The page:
A Day in the Life of a Miwatj Health Remote Area Nurse

What does an average day in the life of a Remote Area Nurse (RAN) look like? Well, that’s not an easy question to answer. As all RANs at Miwatj can attest to, no one day in community is like the one before—from scheduled appointments to unexpected acute clinic presentations; planned community outreach to healthcare opportunities that arise out of the back of a Troopie, the life of a RAN is busy and unpredictable. Still, it’s a job our nurses come back to time and time again. Why? Because the impact and results make it always worthwhile!

Remote Area Nurses are special people—not only are they driven to provide quality primary health care, as all nurses are, they choose to do it in some of Australia’s most isolated settings. Our nurses embrace culture, respect customs, and work as part of a tight, interdisciplinary team of doctors, midwives, allied health professionals, Aboriginal Health Practitioners (AHPs), drivers, and other staff to provide effective and empowering healthcare to Yolŋu residents. As the world celebrates the 2023 International Nurses Day theme, “Our Nurses. Our Future”, it’s one we can’t deny—all the hours and effort Miwatj nurses put in certainly pave the way for a stronger future in East Arnhem Land and, for that, we’re so grateful.

Nursing in Community

Quality nursing care is not only appreciated in community, it’s essential too. According to Bridging the Gap Foundation, there’s a nine-year gap in the average life expectancy between Indigenous and Non-Indigenous Australians—a gap the government states can be attributed largely to chronic disease. By working in remote community settings, nurses can play a huge role in the prevention, detection, and management of chronic conditions, as well as providing day-to-day clinical assistance for acute issues (injuries, viruses and infections).

But is it all as simple as patients making an appointment, or coming into the clinic’s ER? The short answer…no.

Nursing in community can take many shapes and forms. Getting to clinic is not always easy for Yolŋu, so often outreach is the solution. Whether that means loading up a Troopie with flu injections and driving door-to-door or travelling hundreds of kilometers to attend special events in the Homelands, Miwatj nurses do it all.

Putting in the Time

When watching how Miwatj RANs go about their work, you’d be forgiven for thinking it all comes easily. This, however, is no small feat. Successful remote primary health care requires groundwork—time observing how the community works; establishing trust; and providing Yolŋu with the resources they need to choose to make use of Miwatj services, rather than it being something that’s forced upon them. This approach allows our RANs to establish long term relationships with those living in community, making efforts to close the health gap in Australia more successful in the long term.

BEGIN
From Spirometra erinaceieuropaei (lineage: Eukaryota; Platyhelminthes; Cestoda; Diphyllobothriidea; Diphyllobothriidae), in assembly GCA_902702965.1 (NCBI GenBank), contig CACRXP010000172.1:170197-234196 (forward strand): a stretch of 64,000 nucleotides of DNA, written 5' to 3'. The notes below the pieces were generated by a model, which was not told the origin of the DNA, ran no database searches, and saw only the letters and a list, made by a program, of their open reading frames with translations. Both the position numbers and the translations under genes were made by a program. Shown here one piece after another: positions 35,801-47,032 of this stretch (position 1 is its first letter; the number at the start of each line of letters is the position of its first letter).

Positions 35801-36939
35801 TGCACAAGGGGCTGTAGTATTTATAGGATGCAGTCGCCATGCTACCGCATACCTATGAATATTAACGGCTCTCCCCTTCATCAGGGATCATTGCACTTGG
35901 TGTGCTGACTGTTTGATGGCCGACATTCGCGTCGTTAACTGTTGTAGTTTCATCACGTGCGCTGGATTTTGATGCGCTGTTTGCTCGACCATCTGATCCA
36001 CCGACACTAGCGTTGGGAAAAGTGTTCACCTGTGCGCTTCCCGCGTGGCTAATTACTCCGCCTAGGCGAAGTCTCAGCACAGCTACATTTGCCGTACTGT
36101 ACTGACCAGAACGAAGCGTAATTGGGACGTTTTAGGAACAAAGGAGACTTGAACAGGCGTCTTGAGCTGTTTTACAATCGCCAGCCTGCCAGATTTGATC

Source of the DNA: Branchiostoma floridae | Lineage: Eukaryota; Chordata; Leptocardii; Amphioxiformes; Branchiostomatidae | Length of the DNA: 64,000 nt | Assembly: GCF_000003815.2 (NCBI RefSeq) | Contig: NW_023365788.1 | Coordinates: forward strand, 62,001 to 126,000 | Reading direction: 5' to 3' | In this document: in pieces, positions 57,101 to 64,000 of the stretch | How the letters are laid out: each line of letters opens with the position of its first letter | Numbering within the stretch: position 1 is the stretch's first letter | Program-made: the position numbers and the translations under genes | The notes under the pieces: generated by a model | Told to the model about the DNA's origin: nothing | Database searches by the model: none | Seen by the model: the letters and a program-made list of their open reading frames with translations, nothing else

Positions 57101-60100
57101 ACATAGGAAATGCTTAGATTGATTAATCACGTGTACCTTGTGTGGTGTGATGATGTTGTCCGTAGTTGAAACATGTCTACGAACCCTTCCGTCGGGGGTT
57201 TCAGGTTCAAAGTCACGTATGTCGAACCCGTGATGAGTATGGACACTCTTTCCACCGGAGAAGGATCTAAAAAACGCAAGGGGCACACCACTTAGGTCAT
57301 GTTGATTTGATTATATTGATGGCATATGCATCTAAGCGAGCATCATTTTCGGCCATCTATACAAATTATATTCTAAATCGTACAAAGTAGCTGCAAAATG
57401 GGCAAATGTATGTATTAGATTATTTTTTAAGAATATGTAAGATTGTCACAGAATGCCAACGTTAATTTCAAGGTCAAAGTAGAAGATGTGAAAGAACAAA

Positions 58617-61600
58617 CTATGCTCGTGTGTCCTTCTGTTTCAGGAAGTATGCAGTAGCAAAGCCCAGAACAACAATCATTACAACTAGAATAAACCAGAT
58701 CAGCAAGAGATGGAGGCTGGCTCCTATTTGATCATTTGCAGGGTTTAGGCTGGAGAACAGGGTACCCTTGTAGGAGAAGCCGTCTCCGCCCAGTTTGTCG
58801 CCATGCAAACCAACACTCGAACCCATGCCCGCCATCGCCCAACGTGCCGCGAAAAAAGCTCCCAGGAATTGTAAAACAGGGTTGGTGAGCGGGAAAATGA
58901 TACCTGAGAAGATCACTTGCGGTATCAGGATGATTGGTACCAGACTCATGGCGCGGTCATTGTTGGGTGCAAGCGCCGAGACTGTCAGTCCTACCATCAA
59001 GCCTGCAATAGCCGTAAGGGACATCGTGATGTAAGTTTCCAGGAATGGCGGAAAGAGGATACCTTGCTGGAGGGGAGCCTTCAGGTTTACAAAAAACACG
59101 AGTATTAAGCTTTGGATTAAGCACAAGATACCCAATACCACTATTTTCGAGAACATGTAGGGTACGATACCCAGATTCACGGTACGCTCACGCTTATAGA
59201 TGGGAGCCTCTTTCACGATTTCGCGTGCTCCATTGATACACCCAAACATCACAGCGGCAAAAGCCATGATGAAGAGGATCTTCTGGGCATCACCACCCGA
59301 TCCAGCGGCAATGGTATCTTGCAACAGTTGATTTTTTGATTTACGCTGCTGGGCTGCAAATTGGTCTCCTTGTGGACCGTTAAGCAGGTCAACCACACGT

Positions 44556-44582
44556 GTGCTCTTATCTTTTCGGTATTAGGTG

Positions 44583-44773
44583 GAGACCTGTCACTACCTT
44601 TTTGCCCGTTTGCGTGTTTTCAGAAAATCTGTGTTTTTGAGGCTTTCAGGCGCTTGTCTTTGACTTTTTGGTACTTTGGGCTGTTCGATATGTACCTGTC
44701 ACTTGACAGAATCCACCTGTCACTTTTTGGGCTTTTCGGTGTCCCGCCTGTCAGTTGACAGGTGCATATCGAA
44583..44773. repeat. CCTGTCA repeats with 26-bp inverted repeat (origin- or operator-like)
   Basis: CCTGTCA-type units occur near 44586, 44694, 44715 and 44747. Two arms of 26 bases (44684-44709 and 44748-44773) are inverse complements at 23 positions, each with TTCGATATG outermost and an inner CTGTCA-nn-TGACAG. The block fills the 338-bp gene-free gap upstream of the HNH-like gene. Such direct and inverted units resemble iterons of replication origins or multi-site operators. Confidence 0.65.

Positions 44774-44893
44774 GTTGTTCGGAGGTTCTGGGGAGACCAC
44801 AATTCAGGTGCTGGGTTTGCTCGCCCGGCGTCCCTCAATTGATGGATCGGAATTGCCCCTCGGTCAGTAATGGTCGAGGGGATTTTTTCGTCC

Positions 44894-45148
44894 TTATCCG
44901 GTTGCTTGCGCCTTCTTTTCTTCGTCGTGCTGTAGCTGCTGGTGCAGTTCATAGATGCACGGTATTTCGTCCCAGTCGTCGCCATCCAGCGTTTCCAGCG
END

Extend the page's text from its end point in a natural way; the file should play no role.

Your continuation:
The Smiles Say It All

A day in the life of a Miwatj Health Remote Area Nurse could look like the photo on the left, the photo on the right, or anywhere in between. The experience is something no amount of money can buy, with a reward that’s near impossible to beat. Many of our nurses get to see the communities they work in grow stronger and take more control of their health with every rotation they complete. From parents staying on top of childhood immunisations, to young women comfortable enough to ask for help around birth control and pregnancy, and older generations knowing to turn to clinic to prevent illnesses or receive vital treatment.

We’re always in awe of the ease with which our nurses operate and, from the smiles they receive in community, their patients are too. To all our nurses, every day as well as on International Nurses Day, thank you for all that you do. Your commitment to improving the health of those living across East Arnhem Land is astounding. Whether you’re the type of nurse who conducts vital screenings during beachside camps, you put in countless contact hours in our remote health care clinics, or you manage the team that does, know that we see you and we appreciate you. Happy International Nurses Day!

Miwatj Nurse conducts Health Screening during Women's Camp in Galiwin'ku
Remote Area Nurse works from clinic in Yirrkala.
International Council of Nurses banner for International Nurses Day 2023.